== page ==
Civil engineers already know they can inject chemicals into loose soil to bind grains together. But the chemicals are toxic.Link. The solidifying qualities of B. pasteurii might be of interest to the good people of China, who are sitting on top of an Arctic Ocean's worth of subterranean water:
A natural culture of Bacillus pasteurii along with oxygen and other nutrients causes calcium carbonate to form around sand grains, cementing them together. The structure of the soil is not changed; the gaps are simply filled in.
"Starting from a sand pile, you turn it back into sandstone," said Jason DeJong, an assistant professor of civil and environmental engineering at the University of California at Davis.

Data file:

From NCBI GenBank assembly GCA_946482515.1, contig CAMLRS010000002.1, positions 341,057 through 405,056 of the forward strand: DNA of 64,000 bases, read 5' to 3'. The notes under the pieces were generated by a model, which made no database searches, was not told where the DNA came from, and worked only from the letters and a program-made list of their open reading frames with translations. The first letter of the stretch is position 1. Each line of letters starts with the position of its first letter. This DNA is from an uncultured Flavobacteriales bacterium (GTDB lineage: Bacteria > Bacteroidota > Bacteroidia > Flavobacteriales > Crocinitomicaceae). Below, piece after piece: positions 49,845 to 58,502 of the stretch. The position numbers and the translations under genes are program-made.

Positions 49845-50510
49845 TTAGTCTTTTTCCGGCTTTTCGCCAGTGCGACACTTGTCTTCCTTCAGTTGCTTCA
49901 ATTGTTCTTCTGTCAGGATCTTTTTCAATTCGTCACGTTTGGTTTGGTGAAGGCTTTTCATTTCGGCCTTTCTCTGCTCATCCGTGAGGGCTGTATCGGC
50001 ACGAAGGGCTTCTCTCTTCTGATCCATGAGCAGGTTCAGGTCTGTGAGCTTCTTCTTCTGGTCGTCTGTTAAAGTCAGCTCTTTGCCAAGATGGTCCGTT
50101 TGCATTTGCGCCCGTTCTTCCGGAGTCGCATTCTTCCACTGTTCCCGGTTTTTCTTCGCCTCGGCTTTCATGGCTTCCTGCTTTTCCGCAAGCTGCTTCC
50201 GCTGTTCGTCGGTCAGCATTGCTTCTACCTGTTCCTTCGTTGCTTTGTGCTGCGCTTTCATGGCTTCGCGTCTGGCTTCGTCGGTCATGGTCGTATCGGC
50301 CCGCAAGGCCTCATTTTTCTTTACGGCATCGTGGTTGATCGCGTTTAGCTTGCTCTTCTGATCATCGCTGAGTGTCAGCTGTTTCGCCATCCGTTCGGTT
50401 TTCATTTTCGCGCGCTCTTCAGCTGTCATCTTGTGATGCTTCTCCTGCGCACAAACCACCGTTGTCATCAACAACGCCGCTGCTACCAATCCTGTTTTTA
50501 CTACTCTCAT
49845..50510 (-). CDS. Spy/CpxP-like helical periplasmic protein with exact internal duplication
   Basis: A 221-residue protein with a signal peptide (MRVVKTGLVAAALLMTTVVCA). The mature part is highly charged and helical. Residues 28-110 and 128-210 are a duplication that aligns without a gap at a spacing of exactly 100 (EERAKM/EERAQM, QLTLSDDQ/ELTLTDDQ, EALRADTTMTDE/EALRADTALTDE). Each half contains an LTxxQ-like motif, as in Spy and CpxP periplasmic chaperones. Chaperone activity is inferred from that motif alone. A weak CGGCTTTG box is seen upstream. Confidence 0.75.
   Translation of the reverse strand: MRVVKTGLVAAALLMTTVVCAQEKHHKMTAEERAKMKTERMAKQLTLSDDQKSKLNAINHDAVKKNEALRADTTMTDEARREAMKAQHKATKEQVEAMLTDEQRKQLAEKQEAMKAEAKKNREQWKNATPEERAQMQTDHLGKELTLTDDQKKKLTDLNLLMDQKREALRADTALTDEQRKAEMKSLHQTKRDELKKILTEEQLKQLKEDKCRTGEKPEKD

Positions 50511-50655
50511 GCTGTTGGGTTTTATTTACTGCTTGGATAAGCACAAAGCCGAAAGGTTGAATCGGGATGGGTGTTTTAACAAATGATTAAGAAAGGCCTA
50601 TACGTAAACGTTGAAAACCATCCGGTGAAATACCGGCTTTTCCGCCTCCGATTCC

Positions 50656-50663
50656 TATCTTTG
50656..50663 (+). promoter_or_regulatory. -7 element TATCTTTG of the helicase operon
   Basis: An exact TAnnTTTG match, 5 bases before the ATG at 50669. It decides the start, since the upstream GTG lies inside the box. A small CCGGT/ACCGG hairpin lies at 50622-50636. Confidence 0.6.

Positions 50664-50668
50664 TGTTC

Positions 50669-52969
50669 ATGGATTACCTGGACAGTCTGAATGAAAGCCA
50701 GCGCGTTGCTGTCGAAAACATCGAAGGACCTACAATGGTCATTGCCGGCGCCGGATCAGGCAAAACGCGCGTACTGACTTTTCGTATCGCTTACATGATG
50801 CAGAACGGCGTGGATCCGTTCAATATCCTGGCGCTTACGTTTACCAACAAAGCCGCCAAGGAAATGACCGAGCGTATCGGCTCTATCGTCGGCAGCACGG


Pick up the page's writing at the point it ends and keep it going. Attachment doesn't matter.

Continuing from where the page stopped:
“It would still look like solid rock to you,” [Washington State University seismologist Michael] Wysession told LiveScience. “You would have to put it in the lab to find the water in it.”Link.
. . . . “The water molecules are actually stuck in the mineral structure of the rock.”
Indexed by tags science, geology, liquefaction, earthquakes, bacteria, Bacillus pasteurii, Asia, underground ocean.